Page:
Devil Ark is a Tasmanian devil breeding facility in the NSW Barrington Tops that is currently home to around 170 Tasmanian devils. Founder John Weigel, also owner of the Australian Reptile Park, built Devil Ark in 2010 to house large numbers of Tassie devils living in natural conditions.
The species is under threat of extinction from Devil Facial Tumour Disease, an insidious contagious cancer that is transmitted by biting. Unfortunately for the devil, they bite frequently when feeding, socialising and mating, so the disease has spread quickly, reducing numbers by a massive 90% in some parts of Tasmania.
The facility sees two full time keepers tend to the devils in their huge free range enclosures. The devils are kept in wild conditions so they retain their natural traits, giving them the best chance of long term survival. Devil Ark sits at 1,400m high, so the landscape at Devil Ark perfectly mimics their native Tasmania, ensuring the devils feel right at home through all seasons, even when it snows in winter!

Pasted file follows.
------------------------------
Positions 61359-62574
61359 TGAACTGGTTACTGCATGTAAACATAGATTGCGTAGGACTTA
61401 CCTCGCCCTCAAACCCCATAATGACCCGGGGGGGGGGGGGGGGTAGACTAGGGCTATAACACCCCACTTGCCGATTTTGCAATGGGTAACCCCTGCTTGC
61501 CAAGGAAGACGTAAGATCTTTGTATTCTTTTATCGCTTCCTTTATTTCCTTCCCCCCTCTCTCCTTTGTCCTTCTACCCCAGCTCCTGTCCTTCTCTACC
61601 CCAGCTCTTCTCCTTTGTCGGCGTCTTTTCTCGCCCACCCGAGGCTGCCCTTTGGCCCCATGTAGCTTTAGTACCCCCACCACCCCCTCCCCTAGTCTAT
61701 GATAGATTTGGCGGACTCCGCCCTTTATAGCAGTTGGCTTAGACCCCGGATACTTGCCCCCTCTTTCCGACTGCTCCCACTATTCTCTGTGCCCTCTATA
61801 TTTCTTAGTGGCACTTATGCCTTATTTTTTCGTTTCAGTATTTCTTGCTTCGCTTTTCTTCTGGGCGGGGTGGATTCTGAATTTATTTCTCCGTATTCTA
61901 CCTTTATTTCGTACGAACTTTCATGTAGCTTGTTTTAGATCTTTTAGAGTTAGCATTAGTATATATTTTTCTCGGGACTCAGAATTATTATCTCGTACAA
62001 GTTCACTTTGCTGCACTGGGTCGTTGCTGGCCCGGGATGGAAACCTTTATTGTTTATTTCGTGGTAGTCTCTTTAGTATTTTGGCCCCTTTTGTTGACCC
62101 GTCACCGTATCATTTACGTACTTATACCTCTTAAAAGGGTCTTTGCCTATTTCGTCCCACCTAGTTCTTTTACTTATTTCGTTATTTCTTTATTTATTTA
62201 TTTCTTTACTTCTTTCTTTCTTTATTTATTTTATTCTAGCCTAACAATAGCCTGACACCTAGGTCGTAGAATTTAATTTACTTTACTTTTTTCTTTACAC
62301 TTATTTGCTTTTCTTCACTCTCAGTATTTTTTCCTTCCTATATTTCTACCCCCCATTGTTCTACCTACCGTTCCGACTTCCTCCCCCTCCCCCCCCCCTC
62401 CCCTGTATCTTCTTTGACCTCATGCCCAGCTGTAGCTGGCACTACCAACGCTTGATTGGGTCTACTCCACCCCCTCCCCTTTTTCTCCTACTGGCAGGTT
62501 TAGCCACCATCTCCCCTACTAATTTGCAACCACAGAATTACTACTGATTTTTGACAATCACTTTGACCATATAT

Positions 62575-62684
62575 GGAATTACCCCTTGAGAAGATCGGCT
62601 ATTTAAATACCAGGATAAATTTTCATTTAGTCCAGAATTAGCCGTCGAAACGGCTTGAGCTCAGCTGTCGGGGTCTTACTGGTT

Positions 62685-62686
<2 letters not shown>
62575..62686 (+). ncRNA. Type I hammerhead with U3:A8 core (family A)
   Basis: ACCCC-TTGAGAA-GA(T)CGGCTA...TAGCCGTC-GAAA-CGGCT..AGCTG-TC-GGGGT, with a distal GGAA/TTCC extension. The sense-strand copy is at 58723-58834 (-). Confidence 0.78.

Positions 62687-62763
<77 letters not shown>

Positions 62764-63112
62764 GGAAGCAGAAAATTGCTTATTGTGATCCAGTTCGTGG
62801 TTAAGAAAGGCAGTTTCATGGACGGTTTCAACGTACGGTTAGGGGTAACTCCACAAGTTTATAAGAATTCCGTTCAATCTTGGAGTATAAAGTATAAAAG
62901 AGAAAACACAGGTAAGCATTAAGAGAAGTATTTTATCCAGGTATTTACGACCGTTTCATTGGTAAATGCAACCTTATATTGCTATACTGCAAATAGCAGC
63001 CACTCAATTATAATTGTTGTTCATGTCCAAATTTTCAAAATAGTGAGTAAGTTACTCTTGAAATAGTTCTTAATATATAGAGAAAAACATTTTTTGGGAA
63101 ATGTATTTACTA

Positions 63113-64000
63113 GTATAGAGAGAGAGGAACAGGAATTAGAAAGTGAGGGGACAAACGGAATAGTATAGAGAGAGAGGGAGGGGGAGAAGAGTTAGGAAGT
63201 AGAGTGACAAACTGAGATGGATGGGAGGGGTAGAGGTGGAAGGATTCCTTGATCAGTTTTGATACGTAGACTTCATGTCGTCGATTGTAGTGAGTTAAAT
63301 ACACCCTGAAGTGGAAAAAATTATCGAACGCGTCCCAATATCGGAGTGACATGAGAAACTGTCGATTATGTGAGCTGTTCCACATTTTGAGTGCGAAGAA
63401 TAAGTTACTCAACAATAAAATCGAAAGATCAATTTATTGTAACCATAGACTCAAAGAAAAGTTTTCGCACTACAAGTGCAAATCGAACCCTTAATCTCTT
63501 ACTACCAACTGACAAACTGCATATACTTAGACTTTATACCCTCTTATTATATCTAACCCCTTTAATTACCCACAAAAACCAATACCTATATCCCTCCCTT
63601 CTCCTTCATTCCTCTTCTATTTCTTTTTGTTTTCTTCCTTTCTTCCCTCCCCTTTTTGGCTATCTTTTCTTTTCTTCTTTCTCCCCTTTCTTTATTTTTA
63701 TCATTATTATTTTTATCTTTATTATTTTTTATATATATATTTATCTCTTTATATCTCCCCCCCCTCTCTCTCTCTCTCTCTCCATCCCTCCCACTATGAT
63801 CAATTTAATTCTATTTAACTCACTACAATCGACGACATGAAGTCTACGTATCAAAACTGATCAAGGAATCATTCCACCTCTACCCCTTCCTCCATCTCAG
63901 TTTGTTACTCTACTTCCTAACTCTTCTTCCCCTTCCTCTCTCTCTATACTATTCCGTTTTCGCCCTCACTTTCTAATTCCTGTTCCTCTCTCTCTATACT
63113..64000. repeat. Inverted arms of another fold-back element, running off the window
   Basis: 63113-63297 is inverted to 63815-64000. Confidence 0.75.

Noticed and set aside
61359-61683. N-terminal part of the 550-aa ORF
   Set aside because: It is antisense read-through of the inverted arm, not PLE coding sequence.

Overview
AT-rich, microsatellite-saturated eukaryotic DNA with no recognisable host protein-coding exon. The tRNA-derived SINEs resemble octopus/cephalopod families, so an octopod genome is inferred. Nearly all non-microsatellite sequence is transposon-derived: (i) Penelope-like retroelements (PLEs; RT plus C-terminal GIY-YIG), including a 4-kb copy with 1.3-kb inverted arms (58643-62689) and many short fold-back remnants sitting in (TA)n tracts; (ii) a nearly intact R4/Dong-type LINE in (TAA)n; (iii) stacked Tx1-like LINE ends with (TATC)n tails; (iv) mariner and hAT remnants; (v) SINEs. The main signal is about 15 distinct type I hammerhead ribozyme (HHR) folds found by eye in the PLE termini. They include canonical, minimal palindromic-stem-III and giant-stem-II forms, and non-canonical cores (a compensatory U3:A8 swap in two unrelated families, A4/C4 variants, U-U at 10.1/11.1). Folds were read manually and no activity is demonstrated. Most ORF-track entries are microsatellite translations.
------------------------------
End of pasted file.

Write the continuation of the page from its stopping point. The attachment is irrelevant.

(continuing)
Devil Ark is part of the Save the Tasmanian Devil Program, which sees 35 zoos breeding disease free devils that will repopulate Tasmania once DFTD has run its destructive course. With no cure or vaccine in sight, extinction now seems inevitable with insurance breeding populations the best chance for the devil's survival. Once the devil is gone, so too is the disease.
Devil Ark is by far the largest and most successful facility and couldn't have achieved what it has to date without its founding partners FAME, Ellerston, NSW Department of Environment and Heritage, ZAA (Zoo & Aquarium Association), the Save the Tasmanian Devil Program and its biggest support, the Australian Reptile Park.
Without significant and ongoing funding, Devil Ark relies on public donations to continue its fight to save the devil. It is a registered charity and there are many donation options available. Click here to find out more.
CLICK HERE to watch a short appeal from Tim Faulkner!
Don't delay - Donate today!
Visit the Devil Ark website